To each their own. An old article in Trailer Life (April 1980, pages 142-143) documents the around-the-world adventures of a retired couple from England. What did they use? A four cylinder mini-bus with a 16 and a half foot camperized interior (no pop-top). And they didn't use a fridge or ice chest either. Simple. Economical. And it worked for them. In "Gypsying After Forty" by Robert Harris (John Muir, 1987), Harris and his wife vagabonded around Europe in a modest, four cylinder Ford campervan. His advice? "Before you purchase a big van (ie motorhome) rent one and travel to small and charming villages. The great wide van gets stuck between buildings on narrow streets; the long chassis wedges at tight corners. Check the amount of fuel a van-monster guzzles. High consumption can break a budget. Our rule is: 17 mpg or better. Overseas fuel prices can run twice or three times higher than North America's top cost."

Returning to Canada after our stint down under, we immediately purchased a 5 year-old 1989 VW Westphalia. Compared to our rusty old '73, this thing felt and drove like a Cadillac. Captains chairs with arm rests! Heat in the winter time! And a pop-top to put an end to the stooped backs! Not to mention an engine that actually held its own on an uphill slog. To us, this was decadence, not mere luxury. (It took me six, guilt-ridden months to actually accept I was the owner of such an outlandish rig.) With tinted windows in the back, it also gave us privacy without resorting to closing curtains. I've had people stick their nose to within inches of the side window and not see me sitting inside. Then there was was the time a woman decided to change right next to our van, thinking no one was inside (three of us were!), but I digress.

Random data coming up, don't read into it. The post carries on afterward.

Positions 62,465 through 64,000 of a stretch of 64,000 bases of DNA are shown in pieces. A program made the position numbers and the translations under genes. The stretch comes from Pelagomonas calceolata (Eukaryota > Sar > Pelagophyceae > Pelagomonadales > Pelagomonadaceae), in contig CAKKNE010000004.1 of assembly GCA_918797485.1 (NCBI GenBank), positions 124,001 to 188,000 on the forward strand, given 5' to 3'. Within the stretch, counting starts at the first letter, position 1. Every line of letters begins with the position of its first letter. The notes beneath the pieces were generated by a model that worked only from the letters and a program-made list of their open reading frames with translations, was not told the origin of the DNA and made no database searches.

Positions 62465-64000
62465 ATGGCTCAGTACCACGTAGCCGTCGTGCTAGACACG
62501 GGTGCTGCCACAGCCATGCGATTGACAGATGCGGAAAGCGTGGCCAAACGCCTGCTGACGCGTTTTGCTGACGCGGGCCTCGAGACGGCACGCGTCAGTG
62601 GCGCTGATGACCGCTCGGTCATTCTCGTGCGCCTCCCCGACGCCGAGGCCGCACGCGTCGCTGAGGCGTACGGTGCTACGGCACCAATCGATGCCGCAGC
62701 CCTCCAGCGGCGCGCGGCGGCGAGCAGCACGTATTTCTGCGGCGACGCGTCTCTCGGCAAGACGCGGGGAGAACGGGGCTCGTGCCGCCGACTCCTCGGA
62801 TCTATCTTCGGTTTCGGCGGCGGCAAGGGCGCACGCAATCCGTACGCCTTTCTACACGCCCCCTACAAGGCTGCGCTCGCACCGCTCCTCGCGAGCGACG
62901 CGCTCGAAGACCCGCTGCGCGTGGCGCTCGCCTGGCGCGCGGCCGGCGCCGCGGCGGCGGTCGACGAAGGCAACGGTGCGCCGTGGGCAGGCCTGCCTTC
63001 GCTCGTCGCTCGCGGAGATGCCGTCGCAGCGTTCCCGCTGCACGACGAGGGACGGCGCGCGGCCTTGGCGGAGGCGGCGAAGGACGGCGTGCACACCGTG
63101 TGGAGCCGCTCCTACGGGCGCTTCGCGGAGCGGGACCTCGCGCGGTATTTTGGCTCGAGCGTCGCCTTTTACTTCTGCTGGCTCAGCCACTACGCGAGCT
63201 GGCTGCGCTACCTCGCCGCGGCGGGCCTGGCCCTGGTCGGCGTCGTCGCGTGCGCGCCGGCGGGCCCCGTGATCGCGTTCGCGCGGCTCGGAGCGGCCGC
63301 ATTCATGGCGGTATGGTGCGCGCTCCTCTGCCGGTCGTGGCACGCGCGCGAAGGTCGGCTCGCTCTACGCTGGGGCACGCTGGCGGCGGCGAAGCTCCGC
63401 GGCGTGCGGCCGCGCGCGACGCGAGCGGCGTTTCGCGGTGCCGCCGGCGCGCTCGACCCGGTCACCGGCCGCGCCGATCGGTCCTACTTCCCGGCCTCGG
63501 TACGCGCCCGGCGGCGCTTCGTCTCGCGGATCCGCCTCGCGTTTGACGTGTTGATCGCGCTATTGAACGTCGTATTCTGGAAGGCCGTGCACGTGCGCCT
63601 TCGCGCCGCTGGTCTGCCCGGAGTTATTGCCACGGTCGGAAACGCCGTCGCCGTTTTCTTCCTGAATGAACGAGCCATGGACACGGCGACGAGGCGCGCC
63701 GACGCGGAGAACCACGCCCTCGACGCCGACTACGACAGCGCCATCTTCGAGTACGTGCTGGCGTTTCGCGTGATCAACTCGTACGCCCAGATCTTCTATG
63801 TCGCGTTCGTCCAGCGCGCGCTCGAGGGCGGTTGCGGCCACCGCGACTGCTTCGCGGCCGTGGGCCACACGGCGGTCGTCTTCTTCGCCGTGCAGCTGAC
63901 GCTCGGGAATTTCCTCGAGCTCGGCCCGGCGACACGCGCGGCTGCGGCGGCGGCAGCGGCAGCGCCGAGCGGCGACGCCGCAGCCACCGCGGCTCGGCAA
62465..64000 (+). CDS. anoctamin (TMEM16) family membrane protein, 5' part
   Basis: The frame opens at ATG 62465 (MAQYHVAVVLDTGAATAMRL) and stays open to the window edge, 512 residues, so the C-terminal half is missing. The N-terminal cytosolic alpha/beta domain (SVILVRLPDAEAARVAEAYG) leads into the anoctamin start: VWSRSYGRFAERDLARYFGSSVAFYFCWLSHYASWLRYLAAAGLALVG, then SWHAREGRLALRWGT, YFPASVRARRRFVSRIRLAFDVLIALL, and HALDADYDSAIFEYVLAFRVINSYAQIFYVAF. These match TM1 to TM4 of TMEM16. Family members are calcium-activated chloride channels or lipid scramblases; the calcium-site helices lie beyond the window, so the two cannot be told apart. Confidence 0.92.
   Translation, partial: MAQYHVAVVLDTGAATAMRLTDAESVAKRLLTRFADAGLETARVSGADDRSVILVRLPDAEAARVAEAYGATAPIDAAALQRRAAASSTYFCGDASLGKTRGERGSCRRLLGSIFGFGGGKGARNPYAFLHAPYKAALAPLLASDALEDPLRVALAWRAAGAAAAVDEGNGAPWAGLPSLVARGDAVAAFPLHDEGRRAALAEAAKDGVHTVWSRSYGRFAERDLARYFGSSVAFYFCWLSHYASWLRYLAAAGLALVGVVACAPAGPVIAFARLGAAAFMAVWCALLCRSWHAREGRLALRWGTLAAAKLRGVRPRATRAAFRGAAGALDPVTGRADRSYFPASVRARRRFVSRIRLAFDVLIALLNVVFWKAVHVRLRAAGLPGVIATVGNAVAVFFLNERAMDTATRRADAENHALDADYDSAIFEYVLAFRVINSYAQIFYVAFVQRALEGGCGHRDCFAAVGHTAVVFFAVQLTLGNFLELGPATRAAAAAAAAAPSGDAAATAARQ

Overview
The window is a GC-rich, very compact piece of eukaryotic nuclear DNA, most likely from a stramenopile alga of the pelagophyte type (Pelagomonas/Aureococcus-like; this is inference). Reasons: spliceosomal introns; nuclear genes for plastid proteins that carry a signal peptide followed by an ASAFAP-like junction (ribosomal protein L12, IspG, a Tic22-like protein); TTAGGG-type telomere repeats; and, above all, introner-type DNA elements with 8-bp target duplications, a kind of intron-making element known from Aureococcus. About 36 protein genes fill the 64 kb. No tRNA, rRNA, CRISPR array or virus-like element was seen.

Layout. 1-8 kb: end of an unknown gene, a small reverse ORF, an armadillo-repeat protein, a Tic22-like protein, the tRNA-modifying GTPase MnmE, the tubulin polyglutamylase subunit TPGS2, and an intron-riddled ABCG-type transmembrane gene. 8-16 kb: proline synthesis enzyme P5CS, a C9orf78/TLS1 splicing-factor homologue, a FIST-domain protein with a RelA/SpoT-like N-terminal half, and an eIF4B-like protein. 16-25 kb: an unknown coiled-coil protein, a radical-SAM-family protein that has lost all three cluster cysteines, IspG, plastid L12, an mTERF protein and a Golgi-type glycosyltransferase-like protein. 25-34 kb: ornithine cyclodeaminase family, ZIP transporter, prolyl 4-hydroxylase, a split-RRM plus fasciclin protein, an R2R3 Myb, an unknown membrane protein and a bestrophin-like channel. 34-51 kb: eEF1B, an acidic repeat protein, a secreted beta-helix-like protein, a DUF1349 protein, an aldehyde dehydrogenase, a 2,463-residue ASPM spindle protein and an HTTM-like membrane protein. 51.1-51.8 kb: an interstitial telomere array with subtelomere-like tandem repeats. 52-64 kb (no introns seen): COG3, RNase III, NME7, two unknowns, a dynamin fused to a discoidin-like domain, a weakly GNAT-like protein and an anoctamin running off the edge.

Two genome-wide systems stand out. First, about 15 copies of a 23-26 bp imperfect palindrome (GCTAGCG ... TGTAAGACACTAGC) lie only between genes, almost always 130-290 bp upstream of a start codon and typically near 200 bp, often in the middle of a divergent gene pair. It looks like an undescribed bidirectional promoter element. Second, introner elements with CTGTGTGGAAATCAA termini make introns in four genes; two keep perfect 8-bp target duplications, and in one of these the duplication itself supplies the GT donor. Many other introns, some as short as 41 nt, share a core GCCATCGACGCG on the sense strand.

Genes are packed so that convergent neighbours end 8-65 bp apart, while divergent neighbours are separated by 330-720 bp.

On a trip last year to the wilds of British Columbia, it got us over stream-guttered, old logging roads to record-sized Douglas fir and miles of mountain meadowlands. No truck campers, Class A,B or C motorhomes or other heavyweights to be seen anywhere. And all I managed was a little dent in my tail pipe. Of course, you could get around the access problem by hauling along a small motorbike like John and Liz Plaxton do (See their book "Mexico and Central America by Campervan"...their "campervan" was actually a 23 foot Class C.) If you happen to be physically on the large side, a campervan may be awkward for a couple or small family to live in. So use a smaller Class C or other RV, instead.